Merchant Cash Advance Rates: What You Should Know
Owners of small businesses often find themselves in a position whereby they need instant access to money to either expand or protect their business operations. Enter the industry of Merchant Cash Advancement, which has seen a steady growth over the past ten years. It is easy to come by and guarantees a quick pay-out – sometimes within as little as 24 hours.
The Difference Between an Interest Rate and an APR
Business owners often incorrectly believe they will pay a fixed interest rate on a merchant cash advancement. It is therefore beneficial to understand the difference between an APR and a regular interest rate.
An interest rate is the rate applicable in the calculation of a monthly loan repayment. This repayment is determined by means of three factors: The amount borrowed, the set repayment term and the fixed interest rate. Annual Percentage Rate or APR, is the exact interest applicable in terms of the cash advance amount and therefore the total amount which will be repayable on a monthly basis.
A merchant cash advance does not pose an interest rate as it is not considered to be a loan. The merchant making the cash advance available generally collects a percentage of a business’ credit sales, often referred to as a premium. For example: A merchant cash advance company may propose a monthly premium of 30 cents for each dollar generated from a company’s credit sales until such time the cash advancement has been repaid in full. When compared to an interest rate, the repayable amount in terms of merchant cash advance rates is surely higher, but it could ultimately be a small price to pay for possibly keeping a business afloat.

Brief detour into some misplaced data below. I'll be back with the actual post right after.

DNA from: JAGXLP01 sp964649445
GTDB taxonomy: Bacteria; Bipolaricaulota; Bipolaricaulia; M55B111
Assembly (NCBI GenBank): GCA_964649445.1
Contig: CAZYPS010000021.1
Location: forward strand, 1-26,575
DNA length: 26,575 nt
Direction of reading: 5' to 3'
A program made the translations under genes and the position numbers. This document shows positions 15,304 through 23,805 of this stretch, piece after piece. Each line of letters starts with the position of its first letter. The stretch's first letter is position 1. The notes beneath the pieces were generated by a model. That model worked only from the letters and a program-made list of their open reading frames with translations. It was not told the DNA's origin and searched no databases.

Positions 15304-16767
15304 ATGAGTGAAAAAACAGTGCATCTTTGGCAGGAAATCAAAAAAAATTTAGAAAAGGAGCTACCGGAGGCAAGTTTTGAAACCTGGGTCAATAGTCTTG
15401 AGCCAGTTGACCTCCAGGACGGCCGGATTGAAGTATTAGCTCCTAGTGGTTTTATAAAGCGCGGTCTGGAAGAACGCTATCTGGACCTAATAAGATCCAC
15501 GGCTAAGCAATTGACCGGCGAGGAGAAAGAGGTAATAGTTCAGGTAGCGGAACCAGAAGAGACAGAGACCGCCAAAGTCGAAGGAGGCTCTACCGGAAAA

When a loan is secured from a bank, the repayment term is determined over a set period of time e.g. 48 months. This is not the case with merchant cash advancements. Due to the fact that a company may experience monthly fluctuations in credit sales, there is no set repayment period linked to a cash advance. However, the general rule of thumb is a repayment period between four and eighteen months, with most cash advances typically repaid within a period of 12 months.
The Pros and Cons of Merchant Cash Advances
Business owners find merchant cash advances to be a viable option, as its most common advantage is the fact that repayments are calculated at a lower premium during months where credit sales have been slow. A small business owner is also not required to present collateral before a cash advancement is granted, and the merchant cash advancement company will carry the burden in the event of potential losses.
One inevitable negative aspect linked to merchant cash advancements is the additional rate at which repayments are calculated. A cash advancement merchant may charge a markup rate from anywhere between 20% and 80%, but in most cases business owners are in dire need of such cash advancement and therefore see no other alternative than to apply for a cash advance.
After all, when times are tough even the topmost merchant cash advance rates could be more suitable than not being able to secure a loan at all.